For instance, a committee of senior leaders and key organization members came together at a retail company to plan a large leadership event. The event was to be educational, and would drive home the point that their retail store leaders and their delivery of the customer’s shopping experience was key to future success. Educational breakout sessions would underscore that message. The event team, under that instruction, began working on the agenda and started to contact possible speakers.

At the same time, the company’s marketing department was getting ready to unleash a new brand strategy on the company. Originally set to be introduced in late spring, the event planning group saw an opportunity to unveil it with dramatic style at the leadership event. The senior leaders and key organization members got together again, and, after some discussion, entirely scrapped their original plans and started working on the best way to introduce their new brand to the group.

This is a classic case of punctuated equilibrium.

Punctuated equilibrium is a term borrowed from evolutionary science that states that once a species appears in a fossil record, it will be stable and show little change over its evolutionary history. The same is true for these temporary groups, who appear and become stable for the time it takes to complete their tasks. In this model, revolutionary change occurs in brief, punctuated bursts, generally catalyzed by a crisis or problem that breaks through the systemic inertia and shakes up the deep organizational structures in place. At this point, the organization or group has the opportunity to learn and create new structures that are better aligned with current realities. Whether the group does this is not guaranteed.

In sum, groups can repeatedly cycle through the storming and performing stages, with revolutionary change taking place during short transitional windows. For organizations and groups who understand that disruption, conflict, and chaos are inevitable in the life of a social system, these disruptions represent opportunities for innovation and creativity.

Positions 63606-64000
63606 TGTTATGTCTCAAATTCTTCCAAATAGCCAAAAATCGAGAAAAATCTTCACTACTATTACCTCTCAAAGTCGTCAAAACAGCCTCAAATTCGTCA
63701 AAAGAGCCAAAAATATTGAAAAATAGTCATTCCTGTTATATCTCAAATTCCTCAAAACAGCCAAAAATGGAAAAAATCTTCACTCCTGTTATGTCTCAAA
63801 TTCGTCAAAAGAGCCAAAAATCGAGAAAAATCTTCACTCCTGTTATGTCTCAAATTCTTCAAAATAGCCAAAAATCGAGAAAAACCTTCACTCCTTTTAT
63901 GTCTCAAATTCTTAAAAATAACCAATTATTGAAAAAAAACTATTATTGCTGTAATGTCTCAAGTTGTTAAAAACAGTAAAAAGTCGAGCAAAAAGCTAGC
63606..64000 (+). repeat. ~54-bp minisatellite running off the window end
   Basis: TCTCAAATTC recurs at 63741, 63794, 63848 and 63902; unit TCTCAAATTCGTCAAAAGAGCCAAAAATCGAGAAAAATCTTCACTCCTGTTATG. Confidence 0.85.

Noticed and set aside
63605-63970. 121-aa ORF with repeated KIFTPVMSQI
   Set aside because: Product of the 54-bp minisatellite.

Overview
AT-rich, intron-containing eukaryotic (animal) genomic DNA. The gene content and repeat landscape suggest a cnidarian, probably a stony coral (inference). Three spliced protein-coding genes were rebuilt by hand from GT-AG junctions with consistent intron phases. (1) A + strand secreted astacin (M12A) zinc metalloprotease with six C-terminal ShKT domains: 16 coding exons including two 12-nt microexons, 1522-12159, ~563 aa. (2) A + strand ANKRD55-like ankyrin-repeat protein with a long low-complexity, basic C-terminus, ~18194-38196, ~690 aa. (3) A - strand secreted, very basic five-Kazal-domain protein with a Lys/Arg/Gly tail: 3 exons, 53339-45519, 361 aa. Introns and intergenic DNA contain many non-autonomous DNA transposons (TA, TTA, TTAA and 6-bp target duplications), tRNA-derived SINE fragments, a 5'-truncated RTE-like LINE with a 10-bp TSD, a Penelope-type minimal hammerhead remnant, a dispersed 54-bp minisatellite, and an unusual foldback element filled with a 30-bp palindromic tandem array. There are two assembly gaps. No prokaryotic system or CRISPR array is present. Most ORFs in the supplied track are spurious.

Practice Question


A chart of effort or capacity over time. Effort starts low and flat. Over a short period of time, effort spikes and dips several times, then remains flat and high until the goal is reached.

Figure 2.

In Figure 2, the blue line represents a group. You can see that the first meeting of the group sets the group’s direction. They move forward. Then, when half of their time is used up, a transition occurs that initiates major changes. This usually occurs at the same point in the calendar for all temporary groups. They reach the midpoint and, whether a member has been working for six hours or six months on the task, they all experience a kind of crisis around the impending deadline. The calendar heightens the members’ awareness, and they transition.

The transition is usually characterized by an abandoning of prior habits and an adoption of new perspectives. A revised direction is set. After the transition, a second phase of “inertia” happens, as the group completes its goal, usually with a sudden burst of energy at the end. They feel like their task is completed.

This is what happened to the event team at the retail organization. They got together with an initial set of plans and then, halfway through the process, abandoned their original plans for plans they’d not even considered the first time around. There was havoc and scrambling but, as the event planner commented soon after, “This seems right now. We were struggling a little bit to make the first plan a reality, but after the meeting last week, we’re really going to move forward with the right message.”

We understand now how a group develops, but to really understand how they work, we need to understand the structure of a group. What—or who—are the parts of the group that come together to storm, norm, and perform? We’ll talk about that next.